• PublishedJuly 8, 2015

It is a sad state of affairs that in this day and age millions of girls in Kenya and several parts of Africa skip school during menstruation. Barclay Paul Okari has gone through thick and thin trying to invent and manufacture an affordable and re-usable towel to help these girls. His experience can be described in three words – ‘never say die.’ He takes ESTHER AKELLO through the difficult journey he has walked to create a venture that has won him accolades at home and the world over. 

Social entrepreneur Barclay Okari was sure right from the beginning that employment was not for him. He went through four job interviews before leaving university and was honest enough in one interview to tell the interviewer that he actually didn’t want the job.

“A job would have complicated my life. I had just started my social enterprise company, Impact Africa Industries, and felt employment would eat into the time I needed to make my business work,” says Barclay, who at the young age of six, encountered the cruelty of ethnic hatred when their home in Kilgoris in Narok County was torched during the 1997 elections violence.

His father owned a supermarket in the town while his mother was a teacher. Fearing for their children’s lives, they sent Barclay and his sister to live with a relative in Kisii. After witnessing the violence in Kilgoris, young Barclay thought his parents may never make it to Kisii alive and so he needed to learn how to survive on his own. Making money and supporting himself became a goal. He went as far as stealing small items from his father’s wholesale goods store in Kisii, which he sold to make some pocket money.

His interest in business was so strong that by the age of 13 he kept a journal of potential business ventures, a habit he carried to his adulthood. He even worked as a cashier at a relative’s grains business but at the expense of his school grades. Not happy with his school performance, his parents sent him to boarding school. He later joined Friend’s School Kamusinga for his high school studies.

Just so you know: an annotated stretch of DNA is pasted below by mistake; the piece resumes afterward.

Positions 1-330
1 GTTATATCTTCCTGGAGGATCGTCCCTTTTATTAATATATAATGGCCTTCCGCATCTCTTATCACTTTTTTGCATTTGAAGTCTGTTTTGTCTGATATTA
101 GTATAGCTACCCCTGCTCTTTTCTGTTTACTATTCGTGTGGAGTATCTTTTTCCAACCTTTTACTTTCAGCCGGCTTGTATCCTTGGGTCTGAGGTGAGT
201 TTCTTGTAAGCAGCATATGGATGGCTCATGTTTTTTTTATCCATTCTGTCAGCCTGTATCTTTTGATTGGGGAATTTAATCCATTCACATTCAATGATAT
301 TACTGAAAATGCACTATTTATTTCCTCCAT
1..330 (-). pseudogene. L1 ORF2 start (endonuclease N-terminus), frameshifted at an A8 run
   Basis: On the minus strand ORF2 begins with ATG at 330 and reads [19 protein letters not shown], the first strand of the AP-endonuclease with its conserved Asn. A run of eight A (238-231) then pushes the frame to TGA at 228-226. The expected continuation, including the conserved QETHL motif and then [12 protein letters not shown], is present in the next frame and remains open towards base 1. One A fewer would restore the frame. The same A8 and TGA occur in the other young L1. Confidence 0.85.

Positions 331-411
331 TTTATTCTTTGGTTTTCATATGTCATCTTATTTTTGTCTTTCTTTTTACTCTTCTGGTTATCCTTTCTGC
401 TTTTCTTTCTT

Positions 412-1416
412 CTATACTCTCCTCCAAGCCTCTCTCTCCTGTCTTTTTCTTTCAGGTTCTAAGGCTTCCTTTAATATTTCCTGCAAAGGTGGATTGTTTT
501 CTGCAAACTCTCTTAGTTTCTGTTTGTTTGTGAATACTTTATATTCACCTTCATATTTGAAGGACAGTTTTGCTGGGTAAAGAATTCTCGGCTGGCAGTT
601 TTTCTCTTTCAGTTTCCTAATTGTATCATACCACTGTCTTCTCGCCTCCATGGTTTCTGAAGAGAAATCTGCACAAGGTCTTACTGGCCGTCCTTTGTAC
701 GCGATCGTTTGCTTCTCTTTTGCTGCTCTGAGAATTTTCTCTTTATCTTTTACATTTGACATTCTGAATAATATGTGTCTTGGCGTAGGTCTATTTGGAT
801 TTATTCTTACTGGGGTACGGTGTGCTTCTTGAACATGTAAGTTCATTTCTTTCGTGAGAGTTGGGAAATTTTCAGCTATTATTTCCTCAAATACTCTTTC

While in form two, he attended a science convention where students showcased their innovations and from there an entrepreneurial bug bit him. Inspired by stories of people making money on platforms such as Google and YouTube, Barclay was motivated to start a digital platform where students could network and discuss their inventions. He needed Ksh150,000 and his parents agreed to give him the money after he sold the idea to them. But once the site was registered and all the money spent in innovation work, he needed more money for marketing and when it was not forthcoming, he quietly shelved the idea. He dodged all questions from his parents about the venture.

After completing high school in 2009, it was time to start another venture – Market Place. This was a digital platform where people could buy and sell wares, but that too didn’t work and so he closed it down. Disappointed and feeling he may never have a successful business, his next thought was of writing a book on how to avoid failure –he hopes to launch the book sometime this year.

In 2010, he joined Strathmore University to pursue business studies but even this proved a non-starter. Together with his university friends, they had started organising the Kenya Youth Economic Forum and when his friends lost interest, he was left alone to pursue it. He quit after four months when he found the university’s schedule too tight yet he wanted to pursue other interests while studying.

After a few months, he decided to join the University of Nairobi to pursue a degree in finance having shelved his entrepreneurial desires. A visit to Mai Mahiu on a community project with a university friend brought out another part of him – community service. He volunteered as a teacher in a school in Narok County whenever he found time. His experience as a teacher in Narok totally changed his thinking and re-awakened his entrepreneurial desire.